The Michigan Court of Appeals released an opinion reversing and remanding to the trial court with instructions in a case involving the parents' dispute about whether or not their children should continue to receive vaccinations. Kagen v Kagen, unpublished per curiam opinion of Court of Appeals, issued November 27, 2013 (Docket No.318459). These parents share joint legal custody. Interesting evidentiary holdings arose out of this opinion and also out of the subsequent appeal. Computer generated evidence that is admissible under the catch-all exception to the Rules of Evidence is the topic of this Blog post, Part I of a two-part series.
The COA held in Kagen I that information published by a governmental agency on the Internet is admissible where it meets four requirements.
In Kagen I, Mr. Kagen challenged the circuit court’s exclusion of his proffered evidence at the hearing. This evidence included statements and summaries of scientific studies regarding the safety, benefits, and risks of childhood inoculations. These statements were issued by the Center for Disease Control, National Institute of Health, Food and Drug Administration, and Michigan Department of Community Health. Finding that it fit within no exception to the hearsay rule, the circuit court excluded this evidence,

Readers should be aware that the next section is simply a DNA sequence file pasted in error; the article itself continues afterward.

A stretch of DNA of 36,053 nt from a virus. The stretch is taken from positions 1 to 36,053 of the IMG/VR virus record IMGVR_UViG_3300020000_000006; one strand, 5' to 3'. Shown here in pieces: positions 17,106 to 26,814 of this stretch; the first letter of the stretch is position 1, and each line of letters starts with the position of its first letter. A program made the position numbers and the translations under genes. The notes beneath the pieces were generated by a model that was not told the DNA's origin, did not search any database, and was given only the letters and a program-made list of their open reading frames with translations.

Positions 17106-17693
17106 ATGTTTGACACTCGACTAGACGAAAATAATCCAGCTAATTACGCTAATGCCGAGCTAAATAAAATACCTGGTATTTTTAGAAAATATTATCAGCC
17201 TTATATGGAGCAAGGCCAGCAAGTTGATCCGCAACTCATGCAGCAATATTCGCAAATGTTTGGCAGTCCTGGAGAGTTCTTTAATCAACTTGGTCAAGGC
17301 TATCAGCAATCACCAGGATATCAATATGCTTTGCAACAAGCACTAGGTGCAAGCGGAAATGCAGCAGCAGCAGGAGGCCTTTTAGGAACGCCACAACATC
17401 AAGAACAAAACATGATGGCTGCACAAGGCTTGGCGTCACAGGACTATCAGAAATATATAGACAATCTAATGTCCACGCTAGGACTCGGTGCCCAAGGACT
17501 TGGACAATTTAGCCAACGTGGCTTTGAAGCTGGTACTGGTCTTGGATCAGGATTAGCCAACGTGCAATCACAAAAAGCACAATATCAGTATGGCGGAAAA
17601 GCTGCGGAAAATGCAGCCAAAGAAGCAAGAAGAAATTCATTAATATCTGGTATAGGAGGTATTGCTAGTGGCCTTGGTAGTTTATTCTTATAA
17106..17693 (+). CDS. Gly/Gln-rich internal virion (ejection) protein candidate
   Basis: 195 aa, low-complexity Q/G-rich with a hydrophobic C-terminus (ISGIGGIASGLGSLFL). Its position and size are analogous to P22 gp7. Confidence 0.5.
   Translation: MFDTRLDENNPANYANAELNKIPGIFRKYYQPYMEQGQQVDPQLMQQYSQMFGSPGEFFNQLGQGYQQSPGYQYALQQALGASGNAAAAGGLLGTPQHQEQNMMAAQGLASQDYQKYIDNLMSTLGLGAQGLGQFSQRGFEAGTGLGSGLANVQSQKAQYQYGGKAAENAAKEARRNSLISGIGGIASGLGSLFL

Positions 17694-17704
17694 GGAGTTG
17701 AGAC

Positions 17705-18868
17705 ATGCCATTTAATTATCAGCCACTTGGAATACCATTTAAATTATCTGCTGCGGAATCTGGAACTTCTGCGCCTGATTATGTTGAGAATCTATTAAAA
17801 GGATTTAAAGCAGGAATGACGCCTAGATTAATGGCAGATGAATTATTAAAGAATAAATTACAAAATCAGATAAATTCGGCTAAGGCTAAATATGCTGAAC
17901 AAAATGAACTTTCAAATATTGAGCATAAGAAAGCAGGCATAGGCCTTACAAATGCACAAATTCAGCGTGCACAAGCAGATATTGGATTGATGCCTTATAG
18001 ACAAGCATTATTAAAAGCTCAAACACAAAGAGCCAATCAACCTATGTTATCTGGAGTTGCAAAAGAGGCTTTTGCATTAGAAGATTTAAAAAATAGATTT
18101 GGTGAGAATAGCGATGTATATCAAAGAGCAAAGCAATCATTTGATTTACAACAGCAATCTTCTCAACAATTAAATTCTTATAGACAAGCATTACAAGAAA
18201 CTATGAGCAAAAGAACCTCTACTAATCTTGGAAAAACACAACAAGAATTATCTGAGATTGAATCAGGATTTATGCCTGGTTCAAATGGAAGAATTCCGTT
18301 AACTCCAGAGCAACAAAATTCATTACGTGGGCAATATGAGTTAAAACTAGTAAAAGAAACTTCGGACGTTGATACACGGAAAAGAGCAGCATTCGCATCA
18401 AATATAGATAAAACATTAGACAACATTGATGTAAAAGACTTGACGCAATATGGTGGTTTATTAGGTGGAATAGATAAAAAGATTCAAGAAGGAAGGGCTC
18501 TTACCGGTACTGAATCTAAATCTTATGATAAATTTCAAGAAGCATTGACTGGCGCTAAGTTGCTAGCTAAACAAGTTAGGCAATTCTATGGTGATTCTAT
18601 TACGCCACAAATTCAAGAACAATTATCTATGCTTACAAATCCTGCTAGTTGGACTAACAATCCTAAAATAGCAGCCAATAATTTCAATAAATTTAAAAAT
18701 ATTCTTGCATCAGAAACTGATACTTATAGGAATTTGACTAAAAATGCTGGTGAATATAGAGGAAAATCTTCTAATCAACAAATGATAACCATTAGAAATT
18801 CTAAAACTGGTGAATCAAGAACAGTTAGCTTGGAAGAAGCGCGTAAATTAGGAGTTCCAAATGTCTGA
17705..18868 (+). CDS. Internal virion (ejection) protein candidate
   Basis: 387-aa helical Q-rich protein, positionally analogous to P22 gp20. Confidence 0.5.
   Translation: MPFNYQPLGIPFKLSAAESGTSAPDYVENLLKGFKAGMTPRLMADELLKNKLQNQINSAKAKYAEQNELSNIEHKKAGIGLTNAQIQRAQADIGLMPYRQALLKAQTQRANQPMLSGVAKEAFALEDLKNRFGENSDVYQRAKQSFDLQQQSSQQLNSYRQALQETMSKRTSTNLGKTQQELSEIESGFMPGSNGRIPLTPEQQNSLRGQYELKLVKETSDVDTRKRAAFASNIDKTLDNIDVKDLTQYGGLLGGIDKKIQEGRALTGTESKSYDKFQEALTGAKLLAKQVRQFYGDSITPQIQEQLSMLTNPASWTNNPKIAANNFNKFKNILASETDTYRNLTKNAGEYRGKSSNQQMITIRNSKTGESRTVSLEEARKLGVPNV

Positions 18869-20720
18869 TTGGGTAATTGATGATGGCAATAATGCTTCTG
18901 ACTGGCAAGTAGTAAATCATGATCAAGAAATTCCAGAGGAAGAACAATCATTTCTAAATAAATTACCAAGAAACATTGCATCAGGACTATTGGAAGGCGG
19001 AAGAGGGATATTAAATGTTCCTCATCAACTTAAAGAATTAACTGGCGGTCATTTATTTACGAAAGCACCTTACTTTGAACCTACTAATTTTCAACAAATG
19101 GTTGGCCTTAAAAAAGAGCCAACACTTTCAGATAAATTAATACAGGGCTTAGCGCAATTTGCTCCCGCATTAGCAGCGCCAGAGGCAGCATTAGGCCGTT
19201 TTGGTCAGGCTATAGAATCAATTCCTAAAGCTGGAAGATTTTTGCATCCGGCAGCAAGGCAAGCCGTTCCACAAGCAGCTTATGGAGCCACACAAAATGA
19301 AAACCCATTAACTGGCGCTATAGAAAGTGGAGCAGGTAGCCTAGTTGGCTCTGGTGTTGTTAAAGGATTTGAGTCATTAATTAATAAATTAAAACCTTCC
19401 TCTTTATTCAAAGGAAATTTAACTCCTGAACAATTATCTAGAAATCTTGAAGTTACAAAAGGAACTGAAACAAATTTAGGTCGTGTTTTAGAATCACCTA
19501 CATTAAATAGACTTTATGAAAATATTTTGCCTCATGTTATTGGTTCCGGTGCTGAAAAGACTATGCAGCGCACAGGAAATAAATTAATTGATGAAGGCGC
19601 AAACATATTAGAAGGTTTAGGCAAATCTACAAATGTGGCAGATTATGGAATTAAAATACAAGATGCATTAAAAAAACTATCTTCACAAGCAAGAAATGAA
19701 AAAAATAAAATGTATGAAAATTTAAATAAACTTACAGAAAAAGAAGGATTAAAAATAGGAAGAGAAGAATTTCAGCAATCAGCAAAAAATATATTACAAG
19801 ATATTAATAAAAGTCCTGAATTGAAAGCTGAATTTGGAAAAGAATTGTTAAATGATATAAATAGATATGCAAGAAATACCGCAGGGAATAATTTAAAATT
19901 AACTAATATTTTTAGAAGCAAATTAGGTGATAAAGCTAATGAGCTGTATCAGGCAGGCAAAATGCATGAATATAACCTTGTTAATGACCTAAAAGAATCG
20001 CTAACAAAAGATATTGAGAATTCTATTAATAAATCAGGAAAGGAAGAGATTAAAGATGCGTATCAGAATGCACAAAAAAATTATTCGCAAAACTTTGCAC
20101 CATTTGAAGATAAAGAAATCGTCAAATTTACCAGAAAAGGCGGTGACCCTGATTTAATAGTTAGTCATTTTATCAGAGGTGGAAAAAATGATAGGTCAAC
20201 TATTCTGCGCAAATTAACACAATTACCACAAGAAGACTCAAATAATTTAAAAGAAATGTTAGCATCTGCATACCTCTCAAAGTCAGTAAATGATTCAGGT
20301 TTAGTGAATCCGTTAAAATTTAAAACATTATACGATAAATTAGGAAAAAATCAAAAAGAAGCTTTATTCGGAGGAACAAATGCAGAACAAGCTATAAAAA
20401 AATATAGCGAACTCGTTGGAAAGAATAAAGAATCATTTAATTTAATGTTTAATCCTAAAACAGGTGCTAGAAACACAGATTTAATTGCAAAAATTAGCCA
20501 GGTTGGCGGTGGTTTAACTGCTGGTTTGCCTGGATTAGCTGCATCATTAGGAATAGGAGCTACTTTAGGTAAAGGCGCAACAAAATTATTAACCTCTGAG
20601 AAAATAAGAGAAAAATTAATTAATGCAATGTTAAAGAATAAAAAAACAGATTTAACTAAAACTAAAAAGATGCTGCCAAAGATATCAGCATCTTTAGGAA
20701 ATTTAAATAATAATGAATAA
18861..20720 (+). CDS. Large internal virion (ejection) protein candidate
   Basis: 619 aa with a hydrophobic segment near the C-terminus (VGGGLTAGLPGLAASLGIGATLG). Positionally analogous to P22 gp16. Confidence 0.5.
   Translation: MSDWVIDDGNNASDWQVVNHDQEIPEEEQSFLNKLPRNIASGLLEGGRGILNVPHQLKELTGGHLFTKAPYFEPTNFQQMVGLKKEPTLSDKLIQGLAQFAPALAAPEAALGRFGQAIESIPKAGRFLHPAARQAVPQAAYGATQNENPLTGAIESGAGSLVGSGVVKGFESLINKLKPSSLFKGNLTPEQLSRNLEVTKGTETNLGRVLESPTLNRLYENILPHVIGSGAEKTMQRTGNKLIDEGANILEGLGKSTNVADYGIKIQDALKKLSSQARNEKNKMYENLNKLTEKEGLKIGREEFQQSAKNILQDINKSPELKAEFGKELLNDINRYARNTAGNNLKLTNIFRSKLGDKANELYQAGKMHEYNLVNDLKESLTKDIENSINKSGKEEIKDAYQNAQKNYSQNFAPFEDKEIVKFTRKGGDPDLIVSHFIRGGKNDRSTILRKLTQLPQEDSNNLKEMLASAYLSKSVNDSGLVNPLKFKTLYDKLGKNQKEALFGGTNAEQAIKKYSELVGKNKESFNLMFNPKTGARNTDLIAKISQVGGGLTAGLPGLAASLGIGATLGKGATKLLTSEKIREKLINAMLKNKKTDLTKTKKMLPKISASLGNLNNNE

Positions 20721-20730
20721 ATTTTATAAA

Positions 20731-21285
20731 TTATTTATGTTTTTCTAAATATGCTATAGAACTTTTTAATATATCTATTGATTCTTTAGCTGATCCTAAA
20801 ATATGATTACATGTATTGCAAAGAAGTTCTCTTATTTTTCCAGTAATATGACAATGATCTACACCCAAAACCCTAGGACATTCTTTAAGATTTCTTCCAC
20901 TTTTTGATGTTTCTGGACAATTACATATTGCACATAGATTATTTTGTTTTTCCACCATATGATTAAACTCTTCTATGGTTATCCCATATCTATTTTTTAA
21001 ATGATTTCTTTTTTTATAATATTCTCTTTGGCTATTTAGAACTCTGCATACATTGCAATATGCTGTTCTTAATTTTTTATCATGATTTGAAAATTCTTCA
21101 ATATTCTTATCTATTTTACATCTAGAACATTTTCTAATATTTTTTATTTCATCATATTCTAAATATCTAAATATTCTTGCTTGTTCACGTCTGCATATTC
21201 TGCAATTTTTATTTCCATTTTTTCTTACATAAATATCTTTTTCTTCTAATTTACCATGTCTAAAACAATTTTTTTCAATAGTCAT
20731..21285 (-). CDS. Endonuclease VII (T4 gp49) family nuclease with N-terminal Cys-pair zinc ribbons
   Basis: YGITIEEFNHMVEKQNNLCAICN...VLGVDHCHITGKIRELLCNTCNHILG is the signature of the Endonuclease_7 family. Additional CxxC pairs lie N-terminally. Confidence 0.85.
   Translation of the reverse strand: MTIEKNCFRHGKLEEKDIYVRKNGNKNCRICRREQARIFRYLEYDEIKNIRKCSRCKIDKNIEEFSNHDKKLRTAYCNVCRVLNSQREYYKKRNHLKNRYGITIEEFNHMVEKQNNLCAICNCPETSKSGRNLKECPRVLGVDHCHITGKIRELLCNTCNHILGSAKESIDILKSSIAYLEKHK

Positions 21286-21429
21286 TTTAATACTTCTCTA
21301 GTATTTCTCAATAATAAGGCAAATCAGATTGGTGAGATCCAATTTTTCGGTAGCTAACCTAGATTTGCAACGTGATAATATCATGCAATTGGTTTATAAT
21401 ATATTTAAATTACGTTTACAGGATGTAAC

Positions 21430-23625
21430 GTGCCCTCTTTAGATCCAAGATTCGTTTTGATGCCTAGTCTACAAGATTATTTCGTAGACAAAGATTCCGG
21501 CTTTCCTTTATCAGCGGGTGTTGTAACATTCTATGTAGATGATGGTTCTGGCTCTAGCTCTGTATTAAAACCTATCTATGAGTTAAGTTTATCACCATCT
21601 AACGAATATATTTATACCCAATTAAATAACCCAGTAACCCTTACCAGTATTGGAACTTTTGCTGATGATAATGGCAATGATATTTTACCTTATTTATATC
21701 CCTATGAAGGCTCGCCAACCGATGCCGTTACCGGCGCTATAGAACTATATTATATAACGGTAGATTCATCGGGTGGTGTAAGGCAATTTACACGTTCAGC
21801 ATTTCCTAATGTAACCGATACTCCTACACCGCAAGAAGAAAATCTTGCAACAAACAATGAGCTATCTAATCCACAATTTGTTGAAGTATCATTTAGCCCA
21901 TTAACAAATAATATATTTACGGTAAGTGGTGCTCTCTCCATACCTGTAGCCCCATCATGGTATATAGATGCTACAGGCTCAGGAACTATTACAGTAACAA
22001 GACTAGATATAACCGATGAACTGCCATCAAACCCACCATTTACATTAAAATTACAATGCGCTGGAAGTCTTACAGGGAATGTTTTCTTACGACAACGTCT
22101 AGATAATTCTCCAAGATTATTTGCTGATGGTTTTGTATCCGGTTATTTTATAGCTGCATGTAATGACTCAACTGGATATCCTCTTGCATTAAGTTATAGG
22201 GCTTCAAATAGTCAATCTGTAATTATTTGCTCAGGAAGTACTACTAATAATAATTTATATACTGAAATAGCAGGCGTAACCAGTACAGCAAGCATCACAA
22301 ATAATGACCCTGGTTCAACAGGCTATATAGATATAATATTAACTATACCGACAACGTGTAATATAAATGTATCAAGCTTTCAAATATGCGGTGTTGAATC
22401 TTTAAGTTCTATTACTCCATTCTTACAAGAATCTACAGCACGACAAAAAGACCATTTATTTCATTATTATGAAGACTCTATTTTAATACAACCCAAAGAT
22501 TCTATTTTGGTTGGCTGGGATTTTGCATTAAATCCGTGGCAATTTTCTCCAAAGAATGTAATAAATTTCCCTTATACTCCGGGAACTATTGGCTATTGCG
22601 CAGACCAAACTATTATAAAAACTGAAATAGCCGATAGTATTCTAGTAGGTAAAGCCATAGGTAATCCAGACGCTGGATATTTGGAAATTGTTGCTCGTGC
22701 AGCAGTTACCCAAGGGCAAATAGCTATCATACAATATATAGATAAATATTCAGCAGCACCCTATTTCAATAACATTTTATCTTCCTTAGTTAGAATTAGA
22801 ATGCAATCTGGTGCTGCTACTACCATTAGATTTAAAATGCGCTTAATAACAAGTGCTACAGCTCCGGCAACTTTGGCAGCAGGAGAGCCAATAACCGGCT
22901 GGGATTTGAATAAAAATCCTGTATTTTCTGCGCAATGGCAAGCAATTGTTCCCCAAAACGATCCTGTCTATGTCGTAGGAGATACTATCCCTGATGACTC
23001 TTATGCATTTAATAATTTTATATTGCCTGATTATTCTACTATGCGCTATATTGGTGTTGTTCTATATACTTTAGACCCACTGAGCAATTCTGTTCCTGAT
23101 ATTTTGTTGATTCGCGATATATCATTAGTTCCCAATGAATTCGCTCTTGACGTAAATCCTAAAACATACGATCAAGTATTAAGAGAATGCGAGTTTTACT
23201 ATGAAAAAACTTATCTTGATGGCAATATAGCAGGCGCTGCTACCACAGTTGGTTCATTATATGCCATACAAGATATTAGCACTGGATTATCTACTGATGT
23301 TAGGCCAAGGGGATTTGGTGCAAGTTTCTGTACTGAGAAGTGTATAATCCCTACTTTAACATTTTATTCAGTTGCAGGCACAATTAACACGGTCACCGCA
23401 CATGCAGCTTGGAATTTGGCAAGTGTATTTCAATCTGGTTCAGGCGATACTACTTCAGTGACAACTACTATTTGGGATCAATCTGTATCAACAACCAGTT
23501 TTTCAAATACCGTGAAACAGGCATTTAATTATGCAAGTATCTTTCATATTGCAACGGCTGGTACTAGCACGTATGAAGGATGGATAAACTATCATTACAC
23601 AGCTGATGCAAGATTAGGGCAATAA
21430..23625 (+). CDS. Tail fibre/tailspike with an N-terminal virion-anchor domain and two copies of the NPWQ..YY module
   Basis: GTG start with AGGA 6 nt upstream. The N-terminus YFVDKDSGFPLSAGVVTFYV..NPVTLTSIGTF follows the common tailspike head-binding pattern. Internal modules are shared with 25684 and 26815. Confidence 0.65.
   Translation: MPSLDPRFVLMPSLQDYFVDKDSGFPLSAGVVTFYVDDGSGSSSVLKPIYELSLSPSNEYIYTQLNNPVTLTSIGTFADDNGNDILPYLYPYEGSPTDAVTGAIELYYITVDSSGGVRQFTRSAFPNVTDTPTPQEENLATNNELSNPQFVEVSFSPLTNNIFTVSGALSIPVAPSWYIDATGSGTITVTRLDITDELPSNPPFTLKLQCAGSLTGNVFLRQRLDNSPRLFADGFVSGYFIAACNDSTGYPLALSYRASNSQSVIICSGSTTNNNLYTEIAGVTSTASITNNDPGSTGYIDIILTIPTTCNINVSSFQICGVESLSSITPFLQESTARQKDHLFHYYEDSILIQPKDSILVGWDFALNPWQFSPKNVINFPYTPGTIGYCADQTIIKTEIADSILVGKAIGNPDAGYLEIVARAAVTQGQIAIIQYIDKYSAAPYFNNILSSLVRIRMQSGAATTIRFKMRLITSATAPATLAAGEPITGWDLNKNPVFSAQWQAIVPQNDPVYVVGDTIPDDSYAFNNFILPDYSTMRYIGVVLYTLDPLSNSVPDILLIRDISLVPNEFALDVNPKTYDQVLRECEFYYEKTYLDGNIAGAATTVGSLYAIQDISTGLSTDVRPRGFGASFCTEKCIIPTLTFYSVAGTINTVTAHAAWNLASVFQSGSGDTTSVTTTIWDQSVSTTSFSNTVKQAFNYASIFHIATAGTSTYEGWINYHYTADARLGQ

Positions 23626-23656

The COA stated that the circuit court correctly concluded that the proffered evidence was hearsay because it was offered in evidence to prove the truth of the matter asserted. citing MRE 801. in addition, the authors of the documents presented by Mr. Kagen were not present in the courtroom. The evidence was offered by Mr. Kagen to prove the truth of the matter asserted—that childhood vaccinations are beneficial and safe while deciding not to immunize your child is a dangerous decision that can result in disease and death. Thus, Mr. Kagen had to establish that the evidence fell within an exception to the hearsay rule. He relied upon MRE 803(24), the catch-all exception to the hearsay rule, which provides: